Class Actions Blog

Even start-ups are using forced arbitration to take away workers’ rights

Posted on: May 26th, 2016 by Steve Larson

fine printExcellent article in the New York Times about how start-ups are copying big corporations in using forced arbitration to take away workers’ rights.  Here is the link

Supreme court takes middle road in Spokeo case

Posted on: May 23rd, 2016 by Steve Larson

Consumer ProtectionOn May 16, 2016, the U.S. Supreme remanded back to the Ninth Circuit for further analysis the Robins v. Spokeo case.   The case involved a class action lawsuit filed by plaintiff Thomas Robins, who alleged that almost everything in the people-search website’s profile of him was inaccurate, including that he was a wealthy married man with children.  He sued under the federal Fair Credit Reporting Act, which requires consumer-reporting agencies to take reasonable steps to assure the accuracy of the information they publish. Companies that willfully violate the act can be liable for actual damages or $1,000 per violation. A consumer also can seek punitive damages. Read more…

Lyft increases proposed settlement fund to $24 million

Posted on: May 13th, 2016 by Steve Larson

CarLyft agreed to increase its proposed settlement with its 163,000 California drivers to $27 million. That more than doubles the earlier $12 million offer. 

However, it is still unclear whether the drivers are employees or independent contractors.  Read more…

Mitsubishi agrees to pay $84 million to exit auto parts antitrust class action

Posted on: May 5th, 2016 by Steve Larson

CarMitsubishi has agreed to pay $84.4 million to resolve claims by car buyers and auto dealers in multidistrict litigation accusing the company of conspiring with others to fix prices on auto parts.  Mitsubishi will pay $64.23 million to the auto buyers and $20.2 million to the auto dealers to resolve their claims that it conspired to allocate the supply of auto parts and sell them at noncompetitive prices in the U.S. and elsewhere. Read more…

Ninth Circuit rules deposit of offer of judgment into escrow fund does not moot class action

Posted on: April 29th, 2016 by Steve Larson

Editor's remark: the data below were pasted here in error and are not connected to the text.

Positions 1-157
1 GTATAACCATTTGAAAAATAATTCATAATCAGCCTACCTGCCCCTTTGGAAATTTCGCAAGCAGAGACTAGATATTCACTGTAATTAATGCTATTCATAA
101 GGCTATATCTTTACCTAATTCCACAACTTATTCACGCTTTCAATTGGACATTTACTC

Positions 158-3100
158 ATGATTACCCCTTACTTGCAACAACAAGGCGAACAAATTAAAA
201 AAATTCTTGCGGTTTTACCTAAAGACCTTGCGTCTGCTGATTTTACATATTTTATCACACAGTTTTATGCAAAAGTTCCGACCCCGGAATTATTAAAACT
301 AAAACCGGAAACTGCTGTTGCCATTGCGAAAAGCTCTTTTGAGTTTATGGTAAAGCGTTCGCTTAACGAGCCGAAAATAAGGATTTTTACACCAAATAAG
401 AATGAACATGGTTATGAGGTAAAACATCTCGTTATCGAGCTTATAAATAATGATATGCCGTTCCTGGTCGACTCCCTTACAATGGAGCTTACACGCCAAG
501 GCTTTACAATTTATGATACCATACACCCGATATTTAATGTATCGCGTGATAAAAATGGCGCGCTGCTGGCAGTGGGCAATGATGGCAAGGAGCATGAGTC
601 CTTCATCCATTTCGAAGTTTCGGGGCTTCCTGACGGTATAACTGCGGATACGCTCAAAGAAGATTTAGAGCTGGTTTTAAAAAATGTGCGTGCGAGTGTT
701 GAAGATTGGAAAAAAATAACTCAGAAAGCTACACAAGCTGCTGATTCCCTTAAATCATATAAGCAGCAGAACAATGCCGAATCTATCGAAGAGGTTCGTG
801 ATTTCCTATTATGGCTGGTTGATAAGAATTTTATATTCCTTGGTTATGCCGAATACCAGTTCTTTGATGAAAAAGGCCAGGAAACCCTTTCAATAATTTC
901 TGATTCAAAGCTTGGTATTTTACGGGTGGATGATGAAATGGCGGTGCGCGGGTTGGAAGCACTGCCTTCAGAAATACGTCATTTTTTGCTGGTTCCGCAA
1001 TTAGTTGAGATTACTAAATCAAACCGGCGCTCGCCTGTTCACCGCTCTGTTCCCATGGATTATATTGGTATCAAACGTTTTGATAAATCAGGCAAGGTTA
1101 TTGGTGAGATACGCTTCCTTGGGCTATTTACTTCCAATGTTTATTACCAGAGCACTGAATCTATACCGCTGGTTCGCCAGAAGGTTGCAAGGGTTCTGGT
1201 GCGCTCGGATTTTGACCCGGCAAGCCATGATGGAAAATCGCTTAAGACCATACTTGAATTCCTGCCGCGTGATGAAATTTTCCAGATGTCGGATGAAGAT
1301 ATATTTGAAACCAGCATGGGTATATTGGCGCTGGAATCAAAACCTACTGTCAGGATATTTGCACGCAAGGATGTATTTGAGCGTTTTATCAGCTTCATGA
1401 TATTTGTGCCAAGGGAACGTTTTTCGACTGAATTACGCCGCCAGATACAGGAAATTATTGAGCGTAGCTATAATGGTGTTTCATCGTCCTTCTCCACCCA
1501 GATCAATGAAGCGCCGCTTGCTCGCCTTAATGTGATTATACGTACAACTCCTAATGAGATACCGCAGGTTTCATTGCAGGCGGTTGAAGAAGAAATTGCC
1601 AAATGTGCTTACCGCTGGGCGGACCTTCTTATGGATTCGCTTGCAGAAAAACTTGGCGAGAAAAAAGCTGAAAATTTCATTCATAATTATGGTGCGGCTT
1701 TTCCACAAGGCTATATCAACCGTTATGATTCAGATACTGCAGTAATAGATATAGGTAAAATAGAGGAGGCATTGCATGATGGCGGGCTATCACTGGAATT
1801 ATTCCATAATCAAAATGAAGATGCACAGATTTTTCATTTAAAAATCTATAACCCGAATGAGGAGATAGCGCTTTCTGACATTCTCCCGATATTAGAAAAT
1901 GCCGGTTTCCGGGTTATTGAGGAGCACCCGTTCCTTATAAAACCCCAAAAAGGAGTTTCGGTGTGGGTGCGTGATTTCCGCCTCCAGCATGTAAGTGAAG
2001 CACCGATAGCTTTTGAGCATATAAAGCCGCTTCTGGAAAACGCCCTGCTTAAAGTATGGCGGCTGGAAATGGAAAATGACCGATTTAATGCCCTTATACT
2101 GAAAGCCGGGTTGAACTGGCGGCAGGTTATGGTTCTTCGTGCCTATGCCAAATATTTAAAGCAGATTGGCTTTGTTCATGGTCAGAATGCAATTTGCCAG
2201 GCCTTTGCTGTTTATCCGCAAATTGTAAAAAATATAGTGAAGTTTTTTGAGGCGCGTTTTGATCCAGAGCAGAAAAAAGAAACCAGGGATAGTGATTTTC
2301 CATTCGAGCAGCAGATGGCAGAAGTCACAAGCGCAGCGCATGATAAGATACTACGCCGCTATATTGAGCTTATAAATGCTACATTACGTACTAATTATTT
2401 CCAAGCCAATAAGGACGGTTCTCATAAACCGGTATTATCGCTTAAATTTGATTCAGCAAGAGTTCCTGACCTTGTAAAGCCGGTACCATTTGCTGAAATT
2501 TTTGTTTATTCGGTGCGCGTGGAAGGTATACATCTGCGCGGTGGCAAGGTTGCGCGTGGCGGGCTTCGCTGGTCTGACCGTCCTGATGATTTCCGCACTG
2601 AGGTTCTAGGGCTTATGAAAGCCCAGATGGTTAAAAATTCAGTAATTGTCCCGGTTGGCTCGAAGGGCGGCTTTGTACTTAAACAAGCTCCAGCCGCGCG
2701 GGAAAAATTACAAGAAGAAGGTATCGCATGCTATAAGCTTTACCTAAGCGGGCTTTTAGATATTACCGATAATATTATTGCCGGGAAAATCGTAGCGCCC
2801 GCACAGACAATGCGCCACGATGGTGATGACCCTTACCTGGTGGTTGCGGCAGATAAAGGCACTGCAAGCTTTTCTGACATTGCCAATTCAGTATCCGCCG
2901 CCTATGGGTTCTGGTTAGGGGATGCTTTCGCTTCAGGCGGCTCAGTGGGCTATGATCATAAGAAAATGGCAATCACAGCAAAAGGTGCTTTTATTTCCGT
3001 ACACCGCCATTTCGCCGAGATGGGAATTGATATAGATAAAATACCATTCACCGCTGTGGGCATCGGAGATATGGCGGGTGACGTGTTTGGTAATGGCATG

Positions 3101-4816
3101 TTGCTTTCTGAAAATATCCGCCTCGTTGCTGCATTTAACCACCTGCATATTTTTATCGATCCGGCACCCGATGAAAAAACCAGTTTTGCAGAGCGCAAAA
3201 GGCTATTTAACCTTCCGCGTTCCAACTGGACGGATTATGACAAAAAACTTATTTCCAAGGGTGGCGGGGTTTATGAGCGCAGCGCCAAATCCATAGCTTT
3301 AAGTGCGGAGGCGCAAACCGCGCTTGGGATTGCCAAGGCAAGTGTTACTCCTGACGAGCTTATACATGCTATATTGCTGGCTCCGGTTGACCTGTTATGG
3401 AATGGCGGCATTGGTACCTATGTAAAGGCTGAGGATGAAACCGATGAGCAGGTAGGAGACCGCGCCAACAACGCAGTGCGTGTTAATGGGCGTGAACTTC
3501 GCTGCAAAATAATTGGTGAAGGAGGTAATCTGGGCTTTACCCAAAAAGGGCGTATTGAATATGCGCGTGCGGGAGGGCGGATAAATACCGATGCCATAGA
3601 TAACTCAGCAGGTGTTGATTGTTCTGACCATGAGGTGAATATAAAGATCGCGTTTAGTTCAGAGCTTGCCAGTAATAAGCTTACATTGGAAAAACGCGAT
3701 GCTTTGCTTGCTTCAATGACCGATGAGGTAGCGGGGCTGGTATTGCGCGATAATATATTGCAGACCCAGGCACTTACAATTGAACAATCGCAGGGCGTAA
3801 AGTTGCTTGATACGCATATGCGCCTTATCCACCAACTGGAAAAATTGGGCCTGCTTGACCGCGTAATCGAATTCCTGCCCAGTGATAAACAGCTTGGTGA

justiceThe U.S. Court of Appeals for the Ninth Circuit ruled that a putative class action could proceed despite a defendant offering judgment on a named plaintiff’s individual claims under Federal Rule of Civil Procedure 68.  In the case, Chen, et al. v. Allstate Ins. Co., named plaintiffs Richard Chen and Florencio Pacleb filed a class-action complaint against Allstate Insurance Company alleging violations of the Telephone Consumer protection Act (“TCPA”) after receiving unsolicited automated calls and texts from the company. Plaintiffs, on behalf of themselves and those similarly situated, sought $500 in statutory damages for each violation by Allstate, as well as injunctive relief.
Allstate attempted to have the class action dismissed by offering settlement to the named plaintiffs and depositing $20,000 in an escrow fund in furtherance of the settlement.

Read more…

Uber settles driver misclassification class action for $100 million

Posted on: April 22nd, 2016 by Steve Larson

CarUber has agreed to pay up to $100 million to settle a class-action lawsuit which resolves a major challenge to its business model by allowing the ride-hailing service to keep its California and Massachusetts drivers as independent contractors.  The lawsuit had claimed that Uber drivers are employees and thus entitled to reimbursement of expenses. Read more…

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This blog is intended to provide information to the general public and to practitioners about developments that may impact Oregon class actions.

About the author

  • Steve Larson

  • Steve Larson
  • Steve Larson has been representing investors, consumers and employees in class actions in Oregon for over 20 years. He is a shareholder at the law firm of Stoll Berne in Portland, Oregon.
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